Health & Medical

Where there’s wool, there’s a way

Despite the accolades and prestige, Prof Tebello Nyokong of Rhodes University says that, when people think of her, they “think about sheep and that letter”. Read this extract from an interview in the Mail and Guardian by Sarah Wild. Prof Nyokong, a distinguished professor, research chair in medicinal chemistry and nanotechnology and director of the Centre for Nanotechnology Innovation.

 

“Sheep?”

“I was named one of the 21 icons [a photographic project to showcase leadership in South Africa].” She gets up to retrieve a newspaper supplement from a well-ordered pile on one of the shelves that line the side of the room. It is a large black-and-white photo of Nyokong in a field of sheep, holding a shepherd’s hook and wearing a lab coat.

“I grew up being a shepherd – from a shepherd to a scientist, I think that’s what they’re trying to portray,” she says. Born in Lesotho in 1951, Nyokong went to school on alternate days, tending sheep on the others.

Prof Nyokong 2Letter to self
The letter she refers to is one she wrote to her 18-year-old self, which has since been widely distributed and published. In it, she raises questions that resonate with many young people in South Africa, especially previously disadvantaged students who are often the first member of their family to go to university.

“What about your family?” she writes to her younger self. “Will they understand why you need to go to university? Let me tell you, they will not. They would like you to work and support your brother and sister so they can complete their schooling. You know this is fair since you were supported. The family believes you have enough education. All they wanted was for you to be more educated than they were.”

It would appear that she found a compromise: working until her younger sister finished high school and then going to the University of Lesotho, from which she graduated in 1977 at the age of 26. Now, she is recognised as one of the leading scientists in the country, and a recipient of the Order of Mapungubwe.

But she finds herself in the same unfortunate position as many of the country’s researchers: frustrated and feeling foolish because she cannot commercialise the products she and her centre have developed.

“I call it the Centre for Nanotechnology Innovation, but where is the innovation? We are innovating new materials for applications, but how do we get to the applications side? I know nanotechnology, but the intellectual property, the language, the amount of blah blah blah … it’s really, really difficult for my brain,” she says.

Skin cancer treatment
The nanotechnology she is famous for is a topical skin cancer treatment, but that invention remains in the laboratory and has not made it as far as clinical trials. Her shoulders slump as she explains what happened: a series of bureaucratic failures, protocols expiring and “I just didn’t have the heart to go back again”.

The technology hinges on a specific kind of molecule, metallo phthalocyanines (MPCs), which react to light. She dabs a finger on her skin. “You put the drug on the cancer on the skin. It will take time to distribute itself and then you put light on it.”

The light increases the energy in the MPCs and they produce oxidants, “free radicals, the ones that make us age, the ones that kill us”, she says. Because the treatment is so targeted, it does not damage healthy tissue to the same extent as other cancer treatments, such as chemotherapy.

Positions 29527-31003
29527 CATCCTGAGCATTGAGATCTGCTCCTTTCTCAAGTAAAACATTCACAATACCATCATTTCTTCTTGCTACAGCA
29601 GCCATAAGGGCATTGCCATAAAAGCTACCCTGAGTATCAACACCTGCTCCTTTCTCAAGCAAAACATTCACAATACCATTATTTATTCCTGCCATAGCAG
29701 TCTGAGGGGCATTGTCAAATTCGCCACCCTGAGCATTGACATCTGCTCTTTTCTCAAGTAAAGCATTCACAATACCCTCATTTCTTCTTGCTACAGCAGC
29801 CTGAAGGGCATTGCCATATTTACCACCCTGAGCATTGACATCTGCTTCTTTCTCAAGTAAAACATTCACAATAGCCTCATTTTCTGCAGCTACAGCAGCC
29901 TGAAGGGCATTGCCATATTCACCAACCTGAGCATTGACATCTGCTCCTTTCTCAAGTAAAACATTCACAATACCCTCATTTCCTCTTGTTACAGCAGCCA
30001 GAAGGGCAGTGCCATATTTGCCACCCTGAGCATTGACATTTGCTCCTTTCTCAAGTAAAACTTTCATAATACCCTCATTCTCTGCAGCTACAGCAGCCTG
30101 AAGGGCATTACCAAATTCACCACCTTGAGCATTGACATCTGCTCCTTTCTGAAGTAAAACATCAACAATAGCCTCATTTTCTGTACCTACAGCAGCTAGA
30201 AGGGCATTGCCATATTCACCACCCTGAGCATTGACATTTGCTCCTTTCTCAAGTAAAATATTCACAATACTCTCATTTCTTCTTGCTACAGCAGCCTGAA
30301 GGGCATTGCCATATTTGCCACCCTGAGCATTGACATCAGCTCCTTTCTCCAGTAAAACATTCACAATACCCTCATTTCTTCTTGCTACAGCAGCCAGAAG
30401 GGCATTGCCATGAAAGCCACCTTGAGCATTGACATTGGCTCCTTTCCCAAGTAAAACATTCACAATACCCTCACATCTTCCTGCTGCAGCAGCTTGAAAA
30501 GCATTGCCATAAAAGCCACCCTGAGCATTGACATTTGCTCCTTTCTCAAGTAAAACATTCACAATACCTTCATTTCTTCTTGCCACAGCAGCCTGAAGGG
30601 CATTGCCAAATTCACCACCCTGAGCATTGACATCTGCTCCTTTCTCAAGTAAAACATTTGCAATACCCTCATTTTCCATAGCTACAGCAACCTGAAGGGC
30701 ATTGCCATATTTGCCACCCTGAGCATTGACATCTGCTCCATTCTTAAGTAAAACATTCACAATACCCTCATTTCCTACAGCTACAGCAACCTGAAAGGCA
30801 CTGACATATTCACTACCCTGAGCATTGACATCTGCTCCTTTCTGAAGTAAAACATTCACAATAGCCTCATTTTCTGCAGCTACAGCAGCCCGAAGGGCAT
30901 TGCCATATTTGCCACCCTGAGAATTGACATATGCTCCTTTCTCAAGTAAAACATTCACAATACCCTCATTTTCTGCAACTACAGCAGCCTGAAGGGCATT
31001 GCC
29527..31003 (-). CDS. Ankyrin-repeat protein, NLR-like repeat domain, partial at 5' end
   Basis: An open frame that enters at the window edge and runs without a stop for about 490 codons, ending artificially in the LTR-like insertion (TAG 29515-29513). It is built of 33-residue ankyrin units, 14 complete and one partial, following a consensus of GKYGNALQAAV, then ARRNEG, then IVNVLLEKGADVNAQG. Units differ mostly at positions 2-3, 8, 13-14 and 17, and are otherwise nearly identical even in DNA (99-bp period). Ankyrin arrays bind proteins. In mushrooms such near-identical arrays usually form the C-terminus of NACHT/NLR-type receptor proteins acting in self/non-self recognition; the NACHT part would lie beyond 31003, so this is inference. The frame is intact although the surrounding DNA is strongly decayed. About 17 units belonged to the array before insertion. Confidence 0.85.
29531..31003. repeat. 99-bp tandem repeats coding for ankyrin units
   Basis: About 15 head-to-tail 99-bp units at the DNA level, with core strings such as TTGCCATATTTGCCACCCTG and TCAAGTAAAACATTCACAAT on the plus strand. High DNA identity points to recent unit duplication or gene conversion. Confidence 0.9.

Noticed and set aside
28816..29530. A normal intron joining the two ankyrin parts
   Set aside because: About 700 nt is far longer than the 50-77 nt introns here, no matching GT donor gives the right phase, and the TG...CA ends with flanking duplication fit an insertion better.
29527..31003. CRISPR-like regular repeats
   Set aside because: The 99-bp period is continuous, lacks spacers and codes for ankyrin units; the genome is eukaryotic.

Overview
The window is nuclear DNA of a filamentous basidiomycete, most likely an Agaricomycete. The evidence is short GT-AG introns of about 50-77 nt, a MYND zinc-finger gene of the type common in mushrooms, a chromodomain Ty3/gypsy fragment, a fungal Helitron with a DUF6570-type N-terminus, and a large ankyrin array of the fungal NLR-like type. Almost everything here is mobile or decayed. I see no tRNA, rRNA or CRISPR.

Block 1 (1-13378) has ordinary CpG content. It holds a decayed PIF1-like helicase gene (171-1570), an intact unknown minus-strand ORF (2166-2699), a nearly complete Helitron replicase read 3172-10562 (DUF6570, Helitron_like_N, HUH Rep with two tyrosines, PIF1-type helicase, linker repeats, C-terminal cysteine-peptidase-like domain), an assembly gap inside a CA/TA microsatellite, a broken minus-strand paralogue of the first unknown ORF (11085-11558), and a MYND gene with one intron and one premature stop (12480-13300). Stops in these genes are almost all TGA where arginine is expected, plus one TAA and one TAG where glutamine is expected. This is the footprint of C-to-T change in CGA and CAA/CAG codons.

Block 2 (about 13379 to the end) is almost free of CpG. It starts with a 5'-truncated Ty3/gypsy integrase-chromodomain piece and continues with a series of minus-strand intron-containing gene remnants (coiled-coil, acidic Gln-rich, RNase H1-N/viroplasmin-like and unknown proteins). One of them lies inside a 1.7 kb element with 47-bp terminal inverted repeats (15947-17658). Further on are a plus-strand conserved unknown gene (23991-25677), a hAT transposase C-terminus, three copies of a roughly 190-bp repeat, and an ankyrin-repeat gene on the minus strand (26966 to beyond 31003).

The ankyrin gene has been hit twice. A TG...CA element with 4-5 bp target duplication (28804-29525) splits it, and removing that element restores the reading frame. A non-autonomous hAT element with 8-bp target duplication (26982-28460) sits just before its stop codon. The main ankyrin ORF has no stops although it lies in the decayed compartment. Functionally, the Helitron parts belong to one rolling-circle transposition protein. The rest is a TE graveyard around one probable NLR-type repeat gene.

Binding these MPCs to nanoparticles makes the therapy even more targeted, because then they are bigger and cannot leak into surrounding healthy tissue, she says.

Silence falls once she finishes explaining the science. It lengthens.

“There is one of my students … who is so clear. They want to form a company from their projects. How do you help someone like him? How do you [teach] them to draw up a business model? Get capital? They want to take their projects into reality, but how do we do that?”

Small successes

Gugu Kubheka, a chemistry master’s student under her supervision, says: “She [Nyokong] believes in small successes. There are no short cuts. [She tells us] you don’t need to be intelligent in this world. You need to do the work and put in the hours.”

Kubheka is one of the 40 postgraduate students Nyokong and the centre’s two permanent staff members are supervising. Aside from the more than 500 articles Nyokong has published, she has supervised more than 70 postgraduate students.

Asked whether the postgraduates are similar to the sheep she used to watch over, Nyokong erupts into another deep bout of laughter. “Sheep, they behave, unlike goats … Postgraduate students, they are like goats. But I encourage them to argue.

“There is a way that you can argue your point scientifically without being rude. We want to train people who can think. If they cannot think, what use are they to this country? They have to be innovators. We have to give them the platform to be innovators, otherwise we are not doing them a service.”

Sarah Wild’s trip to Grahamstown was funded by the Gordon Institute of Business Science (Gibs). It forms part of her research for a book that will be published in 2015 by Gibs and Pan Macmillan South Africa.

For the full article, visit Mail and Guardian,

Related posts

The future of healthcare is data-driven

AdminBraai

#SAscienceHero: Ashraf Coovadia, paediatrician

Anina Mumm

Will Bolt’s hamstring heal in time for #Rio2016?

AdminBraai

Eight ways to fix our water woes

Sarah Wild

Vaccines – lekker or quacker?

Anina Mumm

[LISTEN] The Science Inside – HIV

AdminBraai